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The thing that stood out most from this game was the commitment and passion shown by the players. Whereas at times this season it has sometimes looked as if they didn't care, they worked incredibly hard for the duration. Still areas to improve - of couse - such as first time passing, and the central midfield does look weak, but there seems to be enough about this side to steer us well clear of relegation if nothing else. And I thought we were going to get beat!
How many more games does ET have to win to keep his job now then? And how am I getting to the Birmingham game?
Copy from Football Unlimited of 30/12/2002.
Milner mania is yet to sweep the nation like the Wayne Rooney show and it has not reached the stage where Sky has got "a camera up his nose", as David Moyes puts it, but James Milner has shown enough of his precocious talent to suggest it is not going to be a passing fad.
Five days shy of his 17th birthday, the fledgling striker with sixth-form stubble and a post-match milkshake is two months younger and much slighter than Everton's wunderkind, but shares the same intrepid streak, a disregard for reputations and a fondness for embarrassing salubrious company. "The first time he trained with us he took the ball past three or four defenders and put it in the back of the net," recalls Harry Kewell. "We all just thought, wow!"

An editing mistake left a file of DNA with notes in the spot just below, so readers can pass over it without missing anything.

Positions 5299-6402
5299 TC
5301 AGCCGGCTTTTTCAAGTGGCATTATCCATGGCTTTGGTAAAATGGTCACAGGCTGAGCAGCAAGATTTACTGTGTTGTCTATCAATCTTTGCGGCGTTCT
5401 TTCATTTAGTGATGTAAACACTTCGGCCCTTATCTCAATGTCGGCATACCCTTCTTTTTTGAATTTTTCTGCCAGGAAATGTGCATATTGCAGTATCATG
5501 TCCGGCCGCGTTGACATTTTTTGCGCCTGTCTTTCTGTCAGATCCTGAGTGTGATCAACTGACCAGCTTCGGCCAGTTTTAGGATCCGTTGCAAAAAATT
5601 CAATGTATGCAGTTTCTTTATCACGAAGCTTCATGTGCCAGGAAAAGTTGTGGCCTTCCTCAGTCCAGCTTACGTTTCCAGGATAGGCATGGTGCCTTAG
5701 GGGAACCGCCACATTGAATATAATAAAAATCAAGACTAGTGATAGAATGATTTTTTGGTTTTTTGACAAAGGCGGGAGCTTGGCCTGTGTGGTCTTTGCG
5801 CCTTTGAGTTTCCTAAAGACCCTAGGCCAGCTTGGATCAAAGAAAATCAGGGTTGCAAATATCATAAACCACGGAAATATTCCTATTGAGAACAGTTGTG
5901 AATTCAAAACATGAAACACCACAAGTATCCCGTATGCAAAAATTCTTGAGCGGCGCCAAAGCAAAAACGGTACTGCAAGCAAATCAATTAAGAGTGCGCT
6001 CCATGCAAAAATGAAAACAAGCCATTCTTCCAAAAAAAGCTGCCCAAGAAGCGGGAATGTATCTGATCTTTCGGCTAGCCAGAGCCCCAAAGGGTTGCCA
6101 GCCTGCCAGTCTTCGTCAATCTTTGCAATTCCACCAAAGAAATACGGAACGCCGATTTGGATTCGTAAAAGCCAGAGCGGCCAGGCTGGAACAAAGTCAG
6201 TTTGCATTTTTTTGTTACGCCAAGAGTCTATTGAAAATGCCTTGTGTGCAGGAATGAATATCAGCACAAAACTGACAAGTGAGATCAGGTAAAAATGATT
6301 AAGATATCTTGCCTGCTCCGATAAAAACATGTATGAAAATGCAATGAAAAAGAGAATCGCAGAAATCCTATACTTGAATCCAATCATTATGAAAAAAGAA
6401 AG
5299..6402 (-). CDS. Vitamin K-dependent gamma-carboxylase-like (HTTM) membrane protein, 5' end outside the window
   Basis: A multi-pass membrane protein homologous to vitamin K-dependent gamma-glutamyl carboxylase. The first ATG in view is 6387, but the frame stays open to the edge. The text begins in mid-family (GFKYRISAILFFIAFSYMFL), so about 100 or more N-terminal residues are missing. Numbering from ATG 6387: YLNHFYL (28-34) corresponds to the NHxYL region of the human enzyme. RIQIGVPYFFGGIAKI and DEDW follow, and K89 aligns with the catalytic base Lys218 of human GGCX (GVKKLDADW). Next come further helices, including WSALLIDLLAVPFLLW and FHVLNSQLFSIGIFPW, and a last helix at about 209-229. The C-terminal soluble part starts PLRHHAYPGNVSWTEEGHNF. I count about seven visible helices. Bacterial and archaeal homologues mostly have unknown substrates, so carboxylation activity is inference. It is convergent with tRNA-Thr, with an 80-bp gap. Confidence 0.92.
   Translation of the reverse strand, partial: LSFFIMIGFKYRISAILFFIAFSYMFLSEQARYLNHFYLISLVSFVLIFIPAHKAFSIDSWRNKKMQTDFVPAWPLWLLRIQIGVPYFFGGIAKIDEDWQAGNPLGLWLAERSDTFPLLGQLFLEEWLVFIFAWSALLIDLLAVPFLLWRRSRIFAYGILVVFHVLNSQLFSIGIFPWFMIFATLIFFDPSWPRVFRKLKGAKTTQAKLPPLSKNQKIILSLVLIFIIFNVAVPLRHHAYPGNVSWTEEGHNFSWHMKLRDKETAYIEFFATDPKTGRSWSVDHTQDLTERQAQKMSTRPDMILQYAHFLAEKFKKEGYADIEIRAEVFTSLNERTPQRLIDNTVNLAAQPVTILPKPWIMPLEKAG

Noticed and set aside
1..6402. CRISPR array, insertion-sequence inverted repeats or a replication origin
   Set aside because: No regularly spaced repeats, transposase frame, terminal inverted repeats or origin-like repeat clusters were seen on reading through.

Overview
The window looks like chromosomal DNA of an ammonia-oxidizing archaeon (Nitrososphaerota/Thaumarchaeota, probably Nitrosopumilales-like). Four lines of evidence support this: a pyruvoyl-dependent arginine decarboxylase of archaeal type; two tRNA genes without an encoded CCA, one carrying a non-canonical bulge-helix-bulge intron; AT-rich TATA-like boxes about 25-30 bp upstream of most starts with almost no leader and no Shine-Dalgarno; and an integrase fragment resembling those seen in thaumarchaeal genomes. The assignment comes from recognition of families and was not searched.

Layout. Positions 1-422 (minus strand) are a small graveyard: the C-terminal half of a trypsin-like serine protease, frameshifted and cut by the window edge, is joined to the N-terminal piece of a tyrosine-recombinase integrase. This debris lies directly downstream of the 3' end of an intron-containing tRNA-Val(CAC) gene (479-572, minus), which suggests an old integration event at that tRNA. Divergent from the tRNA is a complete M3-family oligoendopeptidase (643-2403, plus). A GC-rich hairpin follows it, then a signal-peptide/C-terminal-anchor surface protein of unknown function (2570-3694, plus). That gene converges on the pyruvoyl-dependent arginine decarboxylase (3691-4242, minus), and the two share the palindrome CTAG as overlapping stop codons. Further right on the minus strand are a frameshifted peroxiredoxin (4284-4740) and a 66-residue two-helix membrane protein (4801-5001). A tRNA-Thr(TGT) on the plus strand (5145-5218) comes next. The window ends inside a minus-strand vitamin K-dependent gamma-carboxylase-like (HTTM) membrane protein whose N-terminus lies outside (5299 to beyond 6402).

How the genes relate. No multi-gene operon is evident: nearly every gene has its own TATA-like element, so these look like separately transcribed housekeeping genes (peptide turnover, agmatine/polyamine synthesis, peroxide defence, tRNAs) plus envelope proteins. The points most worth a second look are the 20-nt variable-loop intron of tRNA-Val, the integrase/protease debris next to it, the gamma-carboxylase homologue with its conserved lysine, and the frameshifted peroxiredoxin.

On Saturday Milner resisted Mario Stanic's attempts at bullying and displayed an appreciation of the game which prompted Claudio Ranieri to observe that "he plays with the brain of a 30-year-old". The teenager flits from one side of the field to the other, is equally adept with either foot, and there was a touch of Peter Lorimer about the manner in which he fashioned his second goal in three days, having ousted Rooney as the Premiership's youngest ever scorer at Sunderland on Boxing Day.
Copy from Football Unlimited of 29/12/2002.
What a way for Leeds United to say good riddance to 2002, a year of morale-sapping, money-draining, manager-sacking, table-falling, navel-gazing misery. The glow of a brighter future warmed the hearts of the faithful here, particularly in the prodigious shape of 16-year-old James Milner.
The Premiership's latest wonderboy became the youngest-ever scorer of two goals in three days. After his scrambled equaliser at Sunderland on Boxing Day, Milner took a flourishing bow in front of 40,000 admirers with a sublime strike to kill off Chelsea, and help his boyhood team to their first home win in the Premiership since September. His week's work is well worth the £80 he takes home as a scholar at the club's academy.
Terry Venables turns 60 tomorrow week, two days after young Milner celebrates his 17th birthday. Venables could have no better present than the vigour and imagination that Milner injects into a side who have embodied little of either during most of his spell as manager at Elland Road.